Since most Italian workers, especially older ones, tend to have permanent contracts (known as “indeterminate” contracts in Italy) and change their job far less frequently, the extended annual summer holiday and concomitant relaxed “rientro” are really part of the culture: if you’re coming back to work, so is your manager, all your clients and anyone you work with. Be prepared to describe your holidays to everyone you meet and to hear about their vacation at length and in great detail. In the public sector – and Italy, remember, has an enormous number of state employees – the return to work is a shared experience that requires a gradual easing back into routines. You may well find accessing some public agencies takes longer than expected and that key decision makers are still out of office.  

The change in temperature and climate has a profound effect on Italians: as the days shorten and the mercury sinks, autumn fashions start to appear on the streets of Milan: Fashion Week itself is round the corner. The theatre programme gets going, although the “Prima” (or “season opener”) of the city’s world-famous Scala opera house doesn’t happen until early December, which is also a holiday week in Milan.

Schools and universities get going again during the “rientro”, of course. Italian schools have a 3-month break and if you teach – even adults – you might want to do some revision as a large chunk of everything your students learnt before the summer will by now have desiccated, evaporated and form something of a trace memory, rather than being information, grammar or vocabulary they can actually remember or use.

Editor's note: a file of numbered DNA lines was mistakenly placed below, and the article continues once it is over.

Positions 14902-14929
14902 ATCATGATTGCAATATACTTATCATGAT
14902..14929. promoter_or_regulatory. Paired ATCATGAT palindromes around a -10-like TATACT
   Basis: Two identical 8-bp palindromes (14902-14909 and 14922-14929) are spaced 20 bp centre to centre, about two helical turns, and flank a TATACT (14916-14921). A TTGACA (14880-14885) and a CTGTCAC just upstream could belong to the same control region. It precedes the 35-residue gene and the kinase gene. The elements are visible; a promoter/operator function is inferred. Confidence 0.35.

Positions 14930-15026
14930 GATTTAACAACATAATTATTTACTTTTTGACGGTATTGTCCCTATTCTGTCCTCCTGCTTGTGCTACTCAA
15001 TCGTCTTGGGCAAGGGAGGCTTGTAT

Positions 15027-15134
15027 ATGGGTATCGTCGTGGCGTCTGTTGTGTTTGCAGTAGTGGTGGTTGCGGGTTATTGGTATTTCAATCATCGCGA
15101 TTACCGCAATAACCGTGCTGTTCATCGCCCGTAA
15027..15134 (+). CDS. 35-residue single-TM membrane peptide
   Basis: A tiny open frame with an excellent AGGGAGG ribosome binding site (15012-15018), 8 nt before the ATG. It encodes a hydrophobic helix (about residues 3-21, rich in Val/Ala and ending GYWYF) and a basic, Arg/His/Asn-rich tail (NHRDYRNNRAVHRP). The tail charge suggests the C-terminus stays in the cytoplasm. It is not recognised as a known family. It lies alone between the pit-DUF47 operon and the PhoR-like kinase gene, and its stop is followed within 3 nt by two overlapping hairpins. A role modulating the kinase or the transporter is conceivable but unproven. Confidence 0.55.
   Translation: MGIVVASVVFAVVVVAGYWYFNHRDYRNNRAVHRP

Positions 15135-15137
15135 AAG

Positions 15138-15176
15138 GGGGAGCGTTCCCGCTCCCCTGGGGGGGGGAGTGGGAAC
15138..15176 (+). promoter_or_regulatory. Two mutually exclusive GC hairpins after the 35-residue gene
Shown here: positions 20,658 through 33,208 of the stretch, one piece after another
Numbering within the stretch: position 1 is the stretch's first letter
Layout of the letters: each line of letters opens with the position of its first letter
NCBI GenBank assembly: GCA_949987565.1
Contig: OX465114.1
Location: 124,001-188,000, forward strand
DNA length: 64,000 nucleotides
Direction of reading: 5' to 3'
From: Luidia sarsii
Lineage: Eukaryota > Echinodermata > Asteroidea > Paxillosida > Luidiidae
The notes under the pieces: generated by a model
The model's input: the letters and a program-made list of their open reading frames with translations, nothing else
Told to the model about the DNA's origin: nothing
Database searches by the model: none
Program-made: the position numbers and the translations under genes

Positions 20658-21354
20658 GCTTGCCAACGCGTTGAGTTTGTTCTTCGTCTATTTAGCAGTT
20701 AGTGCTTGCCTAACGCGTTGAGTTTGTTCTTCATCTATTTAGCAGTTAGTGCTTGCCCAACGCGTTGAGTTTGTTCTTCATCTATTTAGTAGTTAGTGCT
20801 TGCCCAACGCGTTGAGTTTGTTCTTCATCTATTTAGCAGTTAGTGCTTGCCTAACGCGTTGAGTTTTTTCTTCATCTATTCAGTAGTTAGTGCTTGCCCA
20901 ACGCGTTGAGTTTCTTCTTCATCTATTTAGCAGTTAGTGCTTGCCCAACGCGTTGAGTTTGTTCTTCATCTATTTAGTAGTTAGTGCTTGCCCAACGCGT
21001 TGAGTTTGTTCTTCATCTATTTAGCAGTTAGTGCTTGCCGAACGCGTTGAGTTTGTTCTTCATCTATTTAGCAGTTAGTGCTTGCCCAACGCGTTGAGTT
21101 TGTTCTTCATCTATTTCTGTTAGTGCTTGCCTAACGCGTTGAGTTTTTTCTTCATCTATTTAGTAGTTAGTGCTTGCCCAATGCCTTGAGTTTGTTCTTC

So, we’re back. We have emerged, slightly dazed but hopefully refreshed, from our frazzled holiday space capsules and splashed down into the busy pre-autumn. (Compared to London or New York, it’s still pretty hot and feels like summer.) Autumn and spring are by far the best periods to be in Milan, so enjoy yourself and take every opportunity to sample the wide range of cultural and leisure activities on offer, many of which you will find details here on EasyMilano.com.

Buon rientro!”

About the author

Robert Dennis is a writer and Business English teacher based in Milan. He has been teaching for other 30 years both in the UK and in Italy. A long-time collaborator with John Peter Sloan, Robert published Business English (Gribaudo) in 2020. The book was launched with “Il Sole 24 Ore” and sold in newsstands throughout Italy. Robert has a website for people who want to learn Business English: Pay As You Learn.com. The site features keywords and phrases, audio and exercises to help professionals improve their language skills. A graduate in English from Oxford University, Robert is a regular contributor to Easy Milano who often writes about plays staged in English in Milan and other cultural events in the city. He is also a translator and “buongustaio” who loves Italian food! robertdennis.it


Easy Milano

Easy Milano is the online publication for the international community of Milan. We offer practical tips, key information and essential insights about living and working in Italy. Easy Milano has been assisting English speaking expats in Milan since 1999.